How Normalized Difference Vegetation Index (NDVI) Trendsfrom Advanced Very High Resolution Radiometer (AVHRR) and Système Probatoire d'Observation de la Terre VEGETATION (SPOT VGT) Time Series Differ in Agricultural Areas: An Inner Mongolian Case Study
Detailed information from global remote sensing has greatly advanced our understanding of Earth as a system in general and of agricultural processes in particular. Vegetation monitoring with global remote sensing systems over long time periods is critical to gain a better understanding of processes related to agricultural change over long time periods. This specifically relates to sub-humid to semi-arid ecosystems, where agricultural change in grazing lands can only be detected based on long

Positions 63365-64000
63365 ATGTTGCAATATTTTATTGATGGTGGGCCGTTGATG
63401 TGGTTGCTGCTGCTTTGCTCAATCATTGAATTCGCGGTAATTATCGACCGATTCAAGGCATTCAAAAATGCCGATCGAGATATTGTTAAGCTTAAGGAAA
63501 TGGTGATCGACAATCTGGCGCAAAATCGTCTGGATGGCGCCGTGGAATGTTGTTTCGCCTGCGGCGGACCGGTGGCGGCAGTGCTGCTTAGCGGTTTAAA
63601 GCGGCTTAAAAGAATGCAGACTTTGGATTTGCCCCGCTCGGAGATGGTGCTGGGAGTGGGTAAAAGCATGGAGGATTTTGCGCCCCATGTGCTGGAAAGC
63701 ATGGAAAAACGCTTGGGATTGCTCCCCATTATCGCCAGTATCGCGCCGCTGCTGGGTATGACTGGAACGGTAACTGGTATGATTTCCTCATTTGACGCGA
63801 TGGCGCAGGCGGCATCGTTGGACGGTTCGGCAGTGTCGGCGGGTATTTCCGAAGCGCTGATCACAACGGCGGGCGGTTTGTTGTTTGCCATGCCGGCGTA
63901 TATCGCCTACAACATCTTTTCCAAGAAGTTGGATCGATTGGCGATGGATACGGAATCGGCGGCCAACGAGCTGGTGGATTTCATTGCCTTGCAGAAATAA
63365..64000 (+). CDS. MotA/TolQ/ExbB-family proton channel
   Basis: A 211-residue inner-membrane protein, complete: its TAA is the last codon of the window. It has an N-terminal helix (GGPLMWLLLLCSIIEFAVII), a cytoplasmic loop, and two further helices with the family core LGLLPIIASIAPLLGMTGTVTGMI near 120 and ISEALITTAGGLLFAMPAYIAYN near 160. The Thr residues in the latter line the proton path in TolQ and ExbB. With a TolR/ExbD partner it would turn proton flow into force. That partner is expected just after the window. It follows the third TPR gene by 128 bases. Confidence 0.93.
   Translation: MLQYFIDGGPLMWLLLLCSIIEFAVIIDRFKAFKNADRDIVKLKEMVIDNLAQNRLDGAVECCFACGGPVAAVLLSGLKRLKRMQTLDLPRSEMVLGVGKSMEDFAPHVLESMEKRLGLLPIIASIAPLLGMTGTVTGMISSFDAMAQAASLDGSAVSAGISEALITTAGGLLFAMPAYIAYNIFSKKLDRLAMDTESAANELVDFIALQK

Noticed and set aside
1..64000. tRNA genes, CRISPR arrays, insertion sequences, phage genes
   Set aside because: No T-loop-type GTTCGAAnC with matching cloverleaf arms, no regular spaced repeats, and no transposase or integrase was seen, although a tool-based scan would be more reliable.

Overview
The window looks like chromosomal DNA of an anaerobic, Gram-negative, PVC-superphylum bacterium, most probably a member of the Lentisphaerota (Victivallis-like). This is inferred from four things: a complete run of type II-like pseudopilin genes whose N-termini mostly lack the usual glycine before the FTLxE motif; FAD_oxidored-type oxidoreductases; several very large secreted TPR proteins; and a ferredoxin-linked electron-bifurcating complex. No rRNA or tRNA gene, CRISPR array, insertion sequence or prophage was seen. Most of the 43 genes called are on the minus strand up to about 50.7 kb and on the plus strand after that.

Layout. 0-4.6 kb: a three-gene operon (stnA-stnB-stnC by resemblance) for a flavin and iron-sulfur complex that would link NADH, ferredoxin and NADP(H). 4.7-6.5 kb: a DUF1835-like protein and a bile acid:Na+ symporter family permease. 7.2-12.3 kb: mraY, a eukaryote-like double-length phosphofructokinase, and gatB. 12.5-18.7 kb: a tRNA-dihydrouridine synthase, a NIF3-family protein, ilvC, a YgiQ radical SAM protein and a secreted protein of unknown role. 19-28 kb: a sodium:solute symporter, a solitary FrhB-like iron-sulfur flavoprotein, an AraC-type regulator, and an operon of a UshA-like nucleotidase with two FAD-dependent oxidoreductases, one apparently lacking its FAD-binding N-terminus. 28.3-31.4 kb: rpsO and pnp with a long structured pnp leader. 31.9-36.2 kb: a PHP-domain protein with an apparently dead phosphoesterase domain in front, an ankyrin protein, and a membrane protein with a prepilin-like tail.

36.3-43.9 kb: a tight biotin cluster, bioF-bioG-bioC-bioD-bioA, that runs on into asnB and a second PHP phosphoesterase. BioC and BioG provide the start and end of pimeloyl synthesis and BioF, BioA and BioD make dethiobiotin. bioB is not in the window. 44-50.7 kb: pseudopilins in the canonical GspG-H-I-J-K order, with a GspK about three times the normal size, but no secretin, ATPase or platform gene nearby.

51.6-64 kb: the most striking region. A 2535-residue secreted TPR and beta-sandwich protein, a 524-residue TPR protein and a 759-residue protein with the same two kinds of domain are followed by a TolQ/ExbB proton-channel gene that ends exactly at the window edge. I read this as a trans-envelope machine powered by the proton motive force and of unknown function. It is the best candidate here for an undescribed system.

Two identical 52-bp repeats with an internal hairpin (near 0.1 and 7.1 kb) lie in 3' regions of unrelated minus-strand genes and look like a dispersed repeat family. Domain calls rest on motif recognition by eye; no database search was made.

... ed based on long time series. By integrating data from different sensors it is theoretically possible to construct NDVI time series back to the early 1980s. However, such integration is hampered by uncertainties in the comparability between different sensor products. To be able to rely on vegetation trends derived from integrated time series it is therefore crucial to investigate whether vegetation trends derived from NDVI and phenological parameters are consistent across products. In this paper we analyzed several indicators of vegetation change for a range of agricultural systems in Inner Mongolia, China, and compared the results across different satellite archives. Specifically, we compared two of the prime NDVI archives-AVHRR OPEN ACCESS Remote Sens. 2012, 4 3365 Global Inventory Modeling and Mapping Studies (GIMMS) and SPOT Vegetation (VGT) NDVI. Because a true accuracy assessment of long time series is not possible, we further compared SPOT VGT NDVI with NDVI from MODIS Terra as a benchmark. We found high similarities in interannual trends, and also in trends of the seasonal amplitude and integral between SPOT VGT and MODIS Terra (r > 0.9). However, we observed considerable disagreements in NDVI-derived trends between AVHRR GIMMS and SPOT VGT. We detected similar discrepancies for trends based on phenological parameters, such as amplitude and integral of NDVI curves corresponding to seasonal vegetation cycles. Inconsistencies were partially related to land cover and vegetation density. Different pre-processing schemes and the coarser spatial resolution of AVHRR GIMMS introduced further uncertainties. Our results corroborate findings from other studies that vegetation trends derived from AVHRR GIMMS data not always reflect true vegetation changes. A more thorough understanding of the factors introducing uncertainties in AVHRR GIMMS time series is needed, and we caution against using AVHRR GIMMS data in regional studies without applying regional sensitivity analyses.